Contractor Talk - Professional Construction and Remodeling Forum banner

1 - 15 of 15 Posts

·
Registered
Joined
·
105 Posts
Discussion Starter · #1 · (Edited)
What do you expect or demand in a contract with regards to spray-readiness on a new contruction job?

Is it expected of a painting contractor to spend the first day, all day, vacuuming a job after drywall install, and finishing? I'm talking drywall chunks, and 1/4" or more of dust everywhere...
I've dealt with n.c. jobs where the the place would be vacuumed beforehand or would it was taken care of when I told the g-c there was no way I could spray...

Either way, "broom-swept" is a loose term, at best.

How do you deal with drywall contractor delays, post-primer?

For instance, if the dw contractor has to go over their work and refinish 30 plus percent of their seams and etc, how do you deal with the additional priming? No one is gonna cry over a roll here and there, but what is the threshold? Is this something to include in the contract (obviously) or do you issue a change order?
 

·
Registered
Joined
·
233 Posts
I was under the impression that "paint ready" means level 4 drywall finish primed.
 

·
vandy
Joined
·
266 Posts
ideally (lol)

metal surface: rust free and clean (light sand only)

drywall: should not be turned over to you until finishing is ready for paint/prime. (reject any type of "you paint it you bought it premise")
you need to shift as much of the liability from yourself to the GC.

work conditions: areas are to be reasonably clean and properly lit. (not spotless, but prior trades are to clean up their messes)

*if you have to create these conditions (surfaces/ work areas/ conditions) that are supposed to be provided by the GC, you will create them on a T&M basis.
 

·
Registered
Joined
·
105 Posts
Discussion Starter · #5 ·
ideally (lol)

metal surface: rust free and clean (light sand only)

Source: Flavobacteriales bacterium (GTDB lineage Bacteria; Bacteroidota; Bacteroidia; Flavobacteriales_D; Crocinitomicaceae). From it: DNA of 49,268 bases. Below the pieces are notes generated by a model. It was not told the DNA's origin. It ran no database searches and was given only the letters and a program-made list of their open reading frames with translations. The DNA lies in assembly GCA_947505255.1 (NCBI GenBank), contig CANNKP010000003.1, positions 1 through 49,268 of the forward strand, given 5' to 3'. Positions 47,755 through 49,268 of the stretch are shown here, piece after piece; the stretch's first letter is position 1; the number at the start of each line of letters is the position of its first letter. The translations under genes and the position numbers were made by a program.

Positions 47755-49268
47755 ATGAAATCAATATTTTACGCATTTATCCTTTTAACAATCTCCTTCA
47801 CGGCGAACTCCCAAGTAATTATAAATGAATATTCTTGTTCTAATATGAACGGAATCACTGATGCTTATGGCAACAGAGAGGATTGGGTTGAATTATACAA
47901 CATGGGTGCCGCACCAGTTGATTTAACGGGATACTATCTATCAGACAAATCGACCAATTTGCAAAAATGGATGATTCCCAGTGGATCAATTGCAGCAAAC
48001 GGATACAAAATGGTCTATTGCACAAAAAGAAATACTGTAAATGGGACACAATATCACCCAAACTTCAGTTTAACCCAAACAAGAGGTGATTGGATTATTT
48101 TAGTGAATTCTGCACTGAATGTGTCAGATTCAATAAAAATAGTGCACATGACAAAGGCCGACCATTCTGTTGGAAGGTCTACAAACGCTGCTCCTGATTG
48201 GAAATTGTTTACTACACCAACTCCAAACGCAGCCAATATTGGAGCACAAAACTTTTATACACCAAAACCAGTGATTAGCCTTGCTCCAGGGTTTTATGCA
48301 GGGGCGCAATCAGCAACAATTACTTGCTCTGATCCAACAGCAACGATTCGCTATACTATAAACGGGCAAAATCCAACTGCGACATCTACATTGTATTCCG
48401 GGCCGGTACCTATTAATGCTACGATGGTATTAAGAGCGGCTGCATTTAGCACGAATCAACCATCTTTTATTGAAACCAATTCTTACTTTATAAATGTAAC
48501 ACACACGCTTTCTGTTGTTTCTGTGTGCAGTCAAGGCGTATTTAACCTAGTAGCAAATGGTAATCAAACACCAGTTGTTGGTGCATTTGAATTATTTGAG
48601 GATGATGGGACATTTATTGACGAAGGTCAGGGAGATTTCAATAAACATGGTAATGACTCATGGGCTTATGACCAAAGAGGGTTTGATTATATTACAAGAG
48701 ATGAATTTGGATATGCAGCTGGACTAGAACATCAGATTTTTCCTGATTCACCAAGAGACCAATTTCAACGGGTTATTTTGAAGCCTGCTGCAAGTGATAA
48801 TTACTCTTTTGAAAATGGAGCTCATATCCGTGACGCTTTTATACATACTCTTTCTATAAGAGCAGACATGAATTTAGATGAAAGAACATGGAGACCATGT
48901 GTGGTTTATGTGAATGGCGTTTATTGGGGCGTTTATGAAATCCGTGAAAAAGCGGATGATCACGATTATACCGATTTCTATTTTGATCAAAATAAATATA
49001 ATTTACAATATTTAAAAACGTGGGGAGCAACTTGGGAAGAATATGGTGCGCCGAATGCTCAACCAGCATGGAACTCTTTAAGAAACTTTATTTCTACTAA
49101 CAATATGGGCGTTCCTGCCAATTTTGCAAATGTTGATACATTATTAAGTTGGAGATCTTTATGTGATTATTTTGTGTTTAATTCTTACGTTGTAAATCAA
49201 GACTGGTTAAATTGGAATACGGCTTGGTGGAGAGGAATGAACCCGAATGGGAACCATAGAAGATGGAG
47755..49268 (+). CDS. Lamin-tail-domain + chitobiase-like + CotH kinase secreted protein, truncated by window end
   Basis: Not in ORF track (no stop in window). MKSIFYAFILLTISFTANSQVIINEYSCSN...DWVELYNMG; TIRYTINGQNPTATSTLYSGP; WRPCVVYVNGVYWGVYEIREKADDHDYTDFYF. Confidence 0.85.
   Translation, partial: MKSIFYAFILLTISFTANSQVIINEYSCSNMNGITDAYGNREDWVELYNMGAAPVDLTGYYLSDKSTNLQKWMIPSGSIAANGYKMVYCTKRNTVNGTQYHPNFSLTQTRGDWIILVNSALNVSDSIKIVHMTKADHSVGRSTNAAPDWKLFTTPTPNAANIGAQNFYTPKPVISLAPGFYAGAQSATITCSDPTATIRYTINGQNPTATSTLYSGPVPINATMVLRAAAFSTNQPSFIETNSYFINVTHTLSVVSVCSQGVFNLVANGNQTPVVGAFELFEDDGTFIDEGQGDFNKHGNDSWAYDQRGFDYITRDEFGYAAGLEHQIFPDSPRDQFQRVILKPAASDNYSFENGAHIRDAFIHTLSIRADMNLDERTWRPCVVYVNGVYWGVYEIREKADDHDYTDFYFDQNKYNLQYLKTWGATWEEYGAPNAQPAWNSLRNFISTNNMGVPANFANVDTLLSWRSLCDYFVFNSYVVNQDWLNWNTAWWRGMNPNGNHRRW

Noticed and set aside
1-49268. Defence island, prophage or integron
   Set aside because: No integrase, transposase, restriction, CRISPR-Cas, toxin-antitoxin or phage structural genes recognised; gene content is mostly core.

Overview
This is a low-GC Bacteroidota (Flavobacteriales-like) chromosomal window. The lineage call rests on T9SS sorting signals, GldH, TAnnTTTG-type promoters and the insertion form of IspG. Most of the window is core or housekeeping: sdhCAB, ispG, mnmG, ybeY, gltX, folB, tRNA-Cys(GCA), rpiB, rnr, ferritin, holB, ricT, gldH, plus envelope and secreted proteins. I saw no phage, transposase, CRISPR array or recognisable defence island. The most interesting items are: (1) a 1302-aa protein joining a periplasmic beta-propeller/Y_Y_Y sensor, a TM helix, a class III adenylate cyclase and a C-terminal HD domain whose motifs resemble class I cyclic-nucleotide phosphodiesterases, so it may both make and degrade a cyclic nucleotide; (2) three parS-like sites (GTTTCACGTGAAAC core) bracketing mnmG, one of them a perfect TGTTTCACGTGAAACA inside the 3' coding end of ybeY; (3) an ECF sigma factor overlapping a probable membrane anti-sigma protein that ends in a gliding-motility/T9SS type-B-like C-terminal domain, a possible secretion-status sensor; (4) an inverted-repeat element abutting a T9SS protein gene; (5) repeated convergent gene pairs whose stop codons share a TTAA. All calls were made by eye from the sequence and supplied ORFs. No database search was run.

drywall: should not be turned over to you until finishing is ready for paint/prime. (reject any type of "you paint it you bought it premise")
you need to shift as much of the liability from yourself to the GC.

work conditions: areas are to be reasonably clean and properly lit. (not spotless, but prior trades are to clean up their messes)

*if you have to create these conditions (surfaces/ work areas/ conditions) that are supposed to be provided by the GC, you will create them on a T&M basis.

That makes perfect sense, I'll add some of these specs to the next commercial job contract.
 

·
Registered
Joined
·
132 Posts
Remind the drywall guys that what your job entails, and ask them to clean up better. I usually visit the site before we start and love it when I get to talk to em.

Paint ready to me after finish would be floors scraped and vac but it depends on who is doing the work.

I would always bring some brooms dustpans and shop vacs.
 

·
Registered
Joined
·
105 Posts
Discussion Starter · #7 ·
I had to tell these drywall to switch from a 100 grit to a fine medium block yesterday. Infuriating.
WE ARE USING EGSHELL FOR THE FINISH...
You can't use a sanding pole with 100 grit... jeez.

These guys don't vacuum or clean anything.

My shop-vacs are crying.
 

·
Pompass Ass
Joined
·
2,090 Posts
In your contract with the GC you need to list your terms for what is acceptable to you, if he agrees and signs it, and the conditions are not as specified, let him know he needs to get the jobsite ready for you or it will be a change order for you to do it.
 

·